Getting the Travel Ban Right
Lukashenka invites the West to participate in a "tug of war" with Russia. He wants to persuade the West that Belarus is significantly strengthening cooperation with Russia, and thus push the West towards cooperating on his terms: extension of loans, development of trade and economic cooperation without significant steps towards political liberalization. Russia's generous loans, heavily discounted gas prices and imprisonment of Bialiatski are two recent steps in this game.
Despite some emotional reactions in Belarus, the new Eurasian economic integration does not mean significant changes in relations between Belarus and Russia. Lukashenka expects increased subsidies from Russia, including lower energy prices, and also improved conditions for Belarusian exports.
This blackmail against the West is successful to some extent. The West is afraid ofing push Lukashenka into the arms of Russia. However, the threats by the West to expand the list of banned Belarusian officials play into Lukashenka's hands. It is in his interests that his fortress has a larger garrison, which would defend itself to the last round.
On 14 November 2011, the EUobserver on-line periodical (Brussels) reported with a reference to information sources in EU diplomatic circles that the EU could include the Prime Minister of Belarus Mikhail Miasnikovich, the First Vice-Premier of Belarus Uladzimir Siamashka, and the Head of State Border Committee of Belarus Ihar Rachkouski on the existing visa ban list.
Moreover, it was noted by EUobserver that Lukashenka’s close business allies might find themselves on the list as well. The group of candidates consists of Triple Co. owner Yury Chyzh, head of Minsk-based machine-building plant Amkador and a member of the Council of the Republic Alyaksandr Shakutsin, Tabak-Invest cigarette plant and retail chain Karona owner Pavel Tapuzidzis, and Director General of Brest-located fish-packing plant Santa Impex Alyaksandr Mashenski.
Out of the all the heads of enterprises and businessmen mentioned in the EUobserver list, only Yury Chyzh clearly represents the interests of Lukashenka's family. He is Viktar Lukashenka’s de facto business manager.
The on-line newspaper doublestressed that a "tough reaction was almost inevitable" if human rights defender Ales Byalyatski was imprisoned as a result of a tax evasion trial.
The author underscored in the previous reports that inclusion of state officials on the visa ban list could not be regarded as a tough reaction anyway.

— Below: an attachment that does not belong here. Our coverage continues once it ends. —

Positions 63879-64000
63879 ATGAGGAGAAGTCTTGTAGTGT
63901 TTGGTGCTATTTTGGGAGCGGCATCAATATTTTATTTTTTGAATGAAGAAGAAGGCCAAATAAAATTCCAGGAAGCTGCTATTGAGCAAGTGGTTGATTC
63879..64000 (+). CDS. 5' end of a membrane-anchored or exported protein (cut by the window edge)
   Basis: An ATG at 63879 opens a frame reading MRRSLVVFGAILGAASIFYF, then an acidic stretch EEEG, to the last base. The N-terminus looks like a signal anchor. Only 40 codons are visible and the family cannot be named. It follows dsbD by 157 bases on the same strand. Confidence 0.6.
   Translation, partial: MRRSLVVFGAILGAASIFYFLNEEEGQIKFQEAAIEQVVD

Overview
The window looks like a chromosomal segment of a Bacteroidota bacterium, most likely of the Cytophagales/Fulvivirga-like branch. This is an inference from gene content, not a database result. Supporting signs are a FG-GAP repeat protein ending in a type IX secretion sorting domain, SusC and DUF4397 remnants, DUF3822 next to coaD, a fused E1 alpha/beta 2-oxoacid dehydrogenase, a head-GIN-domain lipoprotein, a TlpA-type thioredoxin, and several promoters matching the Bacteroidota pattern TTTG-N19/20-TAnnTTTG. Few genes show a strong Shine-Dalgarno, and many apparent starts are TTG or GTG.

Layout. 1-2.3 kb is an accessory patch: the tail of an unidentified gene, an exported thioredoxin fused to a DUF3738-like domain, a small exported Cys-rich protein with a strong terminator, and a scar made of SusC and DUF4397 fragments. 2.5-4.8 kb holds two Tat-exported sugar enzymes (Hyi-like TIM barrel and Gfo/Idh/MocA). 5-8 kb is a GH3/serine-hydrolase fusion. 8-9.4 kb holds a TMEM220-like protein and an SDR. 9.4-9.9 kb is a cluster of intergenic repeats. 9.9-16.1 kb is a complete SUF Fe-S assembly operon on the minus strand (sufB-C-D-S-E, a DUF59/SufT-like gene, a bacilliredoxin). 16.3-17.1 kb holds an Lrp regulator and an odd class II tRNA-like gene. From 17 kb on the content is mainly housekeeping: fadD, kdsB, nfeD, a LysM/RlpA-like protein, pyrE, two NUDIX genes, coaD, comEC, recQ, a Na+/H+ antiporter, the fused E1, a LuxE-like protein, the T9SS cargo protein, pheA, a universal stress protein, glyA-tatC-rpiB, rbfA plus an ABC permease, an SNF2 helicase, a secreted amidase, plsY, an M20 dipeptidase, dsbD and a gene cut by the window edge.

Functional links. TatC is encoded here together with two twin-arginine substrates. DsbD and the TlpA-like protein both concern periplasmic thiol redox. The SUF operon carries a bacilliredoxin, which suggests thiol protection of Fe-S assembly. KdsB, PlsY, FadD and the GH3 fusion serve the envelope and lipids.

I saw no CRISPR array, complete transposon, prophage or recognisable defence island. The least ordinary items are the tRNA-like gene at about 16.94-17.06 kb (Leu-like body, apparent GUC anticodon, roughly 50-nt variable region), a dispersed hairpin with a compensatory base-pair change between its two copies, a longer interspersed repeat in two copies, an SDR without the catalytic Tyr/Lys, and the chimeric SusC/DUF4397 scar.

Taking into account that the visa ban list is among the main EU signals to Lukashenka regime, it seems to be relevant to put Lukashenka and a wide range of his supporters, involved in repressions and election frauds, on the list.
However, the broadening of visa ban list has reached a point where the measure could become counterproductive. It is necessary to take pains in order to determine carefully the people that can be included into the list.
It is absolutely irrelevant to include the First Vice-Premier Viktar Siamashka on the list. For his part, he has made a lot of efforts to develop cooperation with the West. In particular, Siamashka noted in 2009 that Belarus should initiate negotiations with the EU on creating a free market zone. At the same time, he is a consistent adversary of selling Belarusian enterprises to Russian companies as well as other steps towards real integration with the Eastern neighbour (as Russia sees it), including amalgamation of monetary systems etc.
Furthermore, this decision will do more bad than good if the Head of State Border Committee Ihar Rachkouski is included. It’s worth mentioning that Rachkouski obtained quick promotion with Viktor Lukashenka’s assistance, when around 40 senior officers from the State Border Committee with Vadzim Zaytsau at the head were appointed to high offices in KGB in July 2008. However, this fact does not create sufficient grounds for applying sanctions against Rachkouski. There is no information available about a connection between the State Border Committee leadership and repressions in Belarus.
In 2009, Rachkouski stated on his own initiative that Belarus would take retaliatory measures in response to the tightening of border control by Russia. It is also remarkable that Rachkouski often delivers his speeches in Belarusian. A developed national conscience is a rare occurance among those who are wearing uniform in Belarus.
Andrei Liakhovich is a contributing author. He directs the Center for Political Education in Minsk.